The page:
In vitro evaluation of viability, integrity, and inflammation in genital epithelia upon exposure to pharmaceutical excipients and candidate microbicides
Faculty of Pharmaceutical, Biomedical and Veterinary Sciences. Pharmacy
Antimicrobial agents and chemotherapy. - Washington, D.C.
, p. 5105-5114
University of Antwerp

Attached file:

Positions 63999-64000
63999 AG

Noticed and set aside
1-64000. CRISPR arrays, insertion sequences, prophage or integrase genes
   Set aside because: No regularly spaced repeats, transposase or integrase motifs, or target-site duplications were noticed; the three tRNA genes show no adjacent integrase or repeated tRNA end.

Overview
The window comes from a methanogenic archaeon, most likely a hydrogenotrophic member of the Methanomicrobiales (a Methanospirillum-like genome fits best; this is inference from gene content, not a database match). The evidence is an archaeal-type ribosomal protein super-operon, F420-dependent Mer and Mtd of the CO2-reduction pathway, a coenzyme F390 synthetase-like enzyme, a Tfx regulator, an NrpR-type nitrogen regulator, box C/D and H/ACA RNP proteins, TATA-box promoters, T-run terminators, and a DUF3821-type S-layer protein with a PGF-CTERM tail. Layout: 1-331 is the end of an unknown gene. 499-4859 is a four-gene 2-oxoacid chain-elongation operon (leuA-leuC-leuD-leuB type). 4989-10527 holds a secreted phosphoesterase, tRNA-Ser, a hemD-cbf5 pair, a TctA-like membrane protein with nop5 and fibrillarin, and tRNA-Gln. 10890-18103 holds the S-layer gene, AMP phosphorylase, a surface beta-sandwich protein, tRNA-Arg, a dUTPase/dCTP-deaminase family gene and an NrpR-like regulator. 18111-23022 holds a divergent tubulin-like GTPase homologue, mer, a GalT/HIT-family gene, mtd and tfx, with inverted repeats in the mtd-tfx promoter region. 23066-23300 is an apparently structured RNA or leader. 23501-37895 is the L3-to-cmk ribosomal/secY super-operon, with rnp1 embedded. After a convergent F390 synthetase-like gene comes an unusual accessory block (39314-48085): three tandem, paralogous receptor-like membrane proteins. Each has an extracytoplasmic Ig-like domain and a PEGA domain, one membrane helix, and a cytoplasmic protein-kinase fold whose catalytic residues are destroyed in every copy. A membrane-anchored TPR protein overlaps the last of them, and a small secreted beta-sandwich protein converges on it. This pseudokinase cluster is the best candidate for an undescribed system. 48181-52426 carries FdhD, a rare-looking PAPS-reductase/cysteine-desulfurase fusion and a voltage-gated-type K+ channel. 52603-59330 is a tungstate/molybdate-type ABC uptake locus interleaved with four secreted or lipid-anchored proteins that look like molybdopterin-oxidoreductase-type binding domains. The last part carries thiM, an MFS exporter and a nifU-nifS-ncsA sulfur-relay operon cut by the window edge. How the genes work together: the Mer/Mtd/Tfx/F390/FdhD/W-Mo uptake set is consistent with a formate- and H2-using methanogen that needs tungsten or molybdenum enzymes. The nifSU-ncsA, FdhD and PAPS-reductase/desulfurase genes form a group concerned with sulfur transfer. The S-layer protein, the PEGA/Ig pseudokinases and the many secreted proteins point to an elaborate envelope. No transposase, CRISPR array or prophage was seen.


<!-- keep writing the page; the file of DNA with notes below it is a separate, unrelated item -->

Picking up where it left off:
The use of microbicides is a promising approach for the prevention of HIV-1 transmission. Unfortunately, various candidates failed in clinical trials. In some cases, the candidate microbicide even resulted in enhanced virus transmission. Therefore, there is an urgent need to develop more predictive preclinical strategies to anticipate the in vivo efficiency/toxicity rate, including in vitro assays that evaluate effects on epithelial integrity and inflammation. The present study aims to identify potential safety issues concerning the use of microbicides and excipients commonly used in vaginal microbicide preparations. The toxicities of various active pharmaceutical ingredients (APIs; TMC-120, UC-781, tenofovir [PMPA], PRO-2000, and glycerol monolaurate [GML]) and excipients (preservatives, cosolvents, surfactants, and cyclodextrins) were evaluated using an in vitro dual-chamber model and uterine cervical explants. Epithelial viability and permeation of fluorescent virus-sized beads, as well as induction of interleukin-8 (IL-8; as a sensitive marker of an inflammatory response), were assessed. Surprisingly, cell viability and epithelial layer integrity were compromised by most excipients at concentrations near the typical concentration used in vaginal gels, and a significant increase in the production of IL-8 was observed at subtoxic concentrations. Within the APIs, TMC-120, UC-781, and PMPA showed higher selectivity indices than PRO-2000 and GML. In conclusion, identification of safety issues concerning the use of pharmaceutical excipients could help to formulate less toxic vaginal microbicide preparations.